The order takes away the Josephsons’ choice of forum even as to the Josephsons’ tort claims against persons who did not sign the arbitration clause—Real Parties in Interest Elizabeth English, Archer’s Head of School, and the individual Board of Trustees members.[1]  California authority holds that non-signatories bear the burden of establishing that they have the right to invoke the arbitration clause—via an agency theory, third party beneficiary theory, or otherwise.

               Real Parties in Interest did not meet their burden and, as such, they cannot take advantage of an arbitration clause they did not sign.  Thus, Respondent Court’s order finding that Real Parties in Interest were agents of Archer and could compel arbitration pursuant to Archer’s arbitration clause was reversible error.  Because the order forces the Josephsons into arbitration with no possibility for appeal, the Josephsons have no other adequate remedy at law and will suffer irreparable injury based on the oppressive confidentiality clause’s infringement of their First Amendment rights.

*  *  *  *


  1. The arbitration agreement is substantively unconscionable due to its other provisions, including a loser-pays fee-shifting provision and a provision that the arbitrator’s decision is not appealable under any circumstances.
  2. The enrollment agreement containing the arbitration clause is a classic contract of adhesion and thus is procedurally unconscionable.
  3. The enrollment agreement is an illusory contract. By making tuition non-refundable, and vesting each student’s enrollment in the “sole discretion” of the Head of School, Archer has created a contract mandating parents pay more than $30,000 per year, and gives the school the option of performing any services at all.  Thus, the arbitration clause contained therein is not enforceable.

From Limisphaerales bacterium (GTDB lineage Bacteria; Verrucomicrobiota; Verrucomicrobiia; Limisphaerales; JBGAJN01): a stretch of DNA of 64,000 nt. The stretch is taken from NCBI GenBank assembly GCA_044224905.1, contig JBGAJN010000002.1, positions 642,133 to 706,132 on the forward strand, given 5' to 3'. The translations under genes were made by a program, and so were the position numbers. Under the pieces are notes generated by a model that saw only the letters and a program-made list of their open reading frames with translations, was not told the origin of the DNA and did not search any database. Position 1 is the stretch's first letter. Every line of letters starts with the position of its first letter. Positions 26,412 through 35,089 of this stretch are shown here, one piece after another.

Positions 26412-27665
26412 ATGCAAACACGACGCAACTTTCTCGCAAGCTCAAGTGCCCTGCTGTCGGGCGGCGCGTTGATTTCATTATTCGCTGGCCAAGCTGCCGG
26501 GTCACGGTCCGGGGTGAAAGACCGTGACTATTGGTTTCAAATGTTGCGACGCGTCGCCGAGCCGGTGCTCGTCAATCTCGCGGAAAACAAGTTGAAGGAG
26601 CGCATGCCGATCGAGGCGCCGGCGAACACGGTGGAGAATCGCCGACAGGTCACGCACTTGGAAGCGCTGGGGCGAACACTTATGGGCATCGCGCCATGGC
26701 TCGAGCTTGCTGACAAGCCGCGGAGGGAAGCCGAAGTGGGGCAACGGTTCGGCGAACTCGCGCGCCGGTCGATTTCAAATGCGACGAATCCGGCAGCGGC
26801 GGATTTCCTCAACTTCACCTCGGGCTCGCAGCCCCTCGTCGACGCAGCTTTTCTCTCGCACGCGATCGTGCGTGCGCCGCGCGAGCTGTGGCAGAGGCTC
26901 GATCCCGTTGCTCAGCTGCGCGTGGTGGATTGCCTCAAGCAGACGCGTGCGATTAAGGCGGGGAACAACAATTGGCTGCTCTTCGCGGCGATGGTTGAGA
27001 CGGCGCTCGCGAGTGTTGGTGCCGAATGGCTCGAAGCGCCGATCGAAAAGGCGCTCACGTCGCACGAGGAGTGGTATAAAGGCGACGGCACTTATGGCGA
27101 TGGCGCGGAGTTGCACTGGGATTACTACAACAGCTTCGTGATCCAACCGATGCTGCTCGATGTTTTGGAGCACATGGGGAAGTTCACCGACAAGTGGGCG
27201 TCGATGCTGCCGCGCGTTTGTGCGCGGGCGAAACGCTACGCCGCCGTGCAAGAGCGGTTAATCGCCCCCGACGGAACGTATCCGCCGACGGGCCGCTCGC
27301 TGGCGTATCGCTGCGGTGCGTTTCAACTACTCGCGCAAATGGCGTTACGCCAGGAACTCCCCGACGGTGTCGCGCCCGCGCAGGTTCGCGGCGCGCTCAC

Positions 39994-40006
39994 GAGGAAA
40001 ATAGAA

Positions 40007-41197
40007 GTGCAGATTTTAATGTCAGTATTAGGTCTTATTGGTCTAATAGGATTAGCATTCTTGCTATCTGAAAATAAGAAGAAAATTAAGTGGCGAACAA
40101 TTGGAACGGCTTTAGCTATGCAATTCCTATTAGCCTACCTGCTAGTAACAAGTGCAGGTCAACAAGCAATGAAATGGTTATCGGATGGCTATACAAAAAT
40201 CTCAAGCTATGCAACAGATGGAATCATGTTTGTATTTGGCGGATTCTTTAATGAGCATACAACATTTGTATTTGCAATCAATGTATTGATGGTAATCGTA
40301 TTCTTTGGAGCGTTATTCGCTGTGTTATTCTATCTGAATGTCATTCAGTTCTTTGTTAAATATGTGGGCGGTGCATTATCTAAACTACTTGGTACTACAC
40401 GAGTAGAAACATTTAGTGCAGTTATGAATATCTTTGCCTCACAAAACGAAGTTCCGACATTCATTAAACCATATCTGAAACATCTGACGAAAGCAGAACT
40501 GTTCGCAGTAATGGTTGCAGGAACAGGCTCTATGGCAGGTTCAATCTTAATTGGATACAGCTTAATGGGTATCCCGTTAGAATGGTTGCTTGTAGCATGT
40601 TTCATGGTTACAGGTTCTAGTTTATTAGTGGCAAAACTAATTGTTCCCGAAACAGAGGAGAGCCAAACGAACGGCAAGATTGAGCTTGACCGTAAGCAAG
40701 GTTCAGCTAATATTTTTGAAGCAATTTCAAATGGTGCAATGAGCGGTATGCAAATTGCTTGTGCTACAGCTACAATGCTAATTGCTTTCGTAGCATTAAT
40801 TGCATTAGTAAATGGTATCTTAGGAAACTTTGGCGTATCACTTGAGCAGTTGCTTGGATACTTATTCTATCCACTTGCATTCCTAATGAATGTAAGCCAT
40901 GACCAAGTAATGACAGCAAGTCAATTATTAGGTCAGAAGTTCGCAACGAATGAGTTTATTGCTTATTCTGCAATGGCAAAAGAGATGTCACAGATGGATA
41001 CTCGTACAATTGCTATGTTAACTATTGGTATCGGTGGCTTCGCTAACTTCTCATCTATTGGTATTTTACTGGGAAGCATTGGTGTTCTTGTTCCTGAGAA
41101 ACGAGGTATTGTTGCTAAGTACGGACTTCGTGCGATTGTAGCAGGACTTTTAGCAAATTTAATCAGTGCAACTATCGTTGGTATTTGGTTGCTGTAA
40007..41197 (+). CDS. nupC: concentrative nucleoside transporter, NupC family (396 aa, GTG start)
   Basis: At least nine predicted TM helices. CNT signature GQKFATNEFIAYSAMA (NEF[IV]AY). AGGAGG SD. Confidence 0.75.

In sum, the arbitration clause in this case is not a dispute resolution device.  When read in the context of the entire contract, it is a device to ensure that even meritorious claims for serious injuries to minors entrusted to the school’s care will never be brought, and if any ever are brought, will be quickly dismissed, with an attorney’s fees award to the school, which can be economically devastating to the family who might have already been devastated by the tortious acts of the school’s employees.  The case law is clear that, despite any general policy favoring arbitration, arbitration clauses are not enforced in actions involving non-signatories, and are not enforced when presented on a take-it-or-leave-it basis and loaded with unreasonable terms like those in the clause at issue.

Further, even if the arbitration clause is not invalidated, the confidentiality clause must be. There is no way that anyone can have a fair fight against Archer or Real Parties in Interest so long as the Archer enrollment agreement prevents claimants from even contacting potential witnesses and gathering evidence.

STATEMENT OF FACTS    (see  Comprehensive statement of facts)


Petitioners filed an action on May 28, 2014, asserting various tort causes of action against ARCHER, the BOT, ENGLISH, and the individual members of Archer’s Board of Trustees.  Ex. B.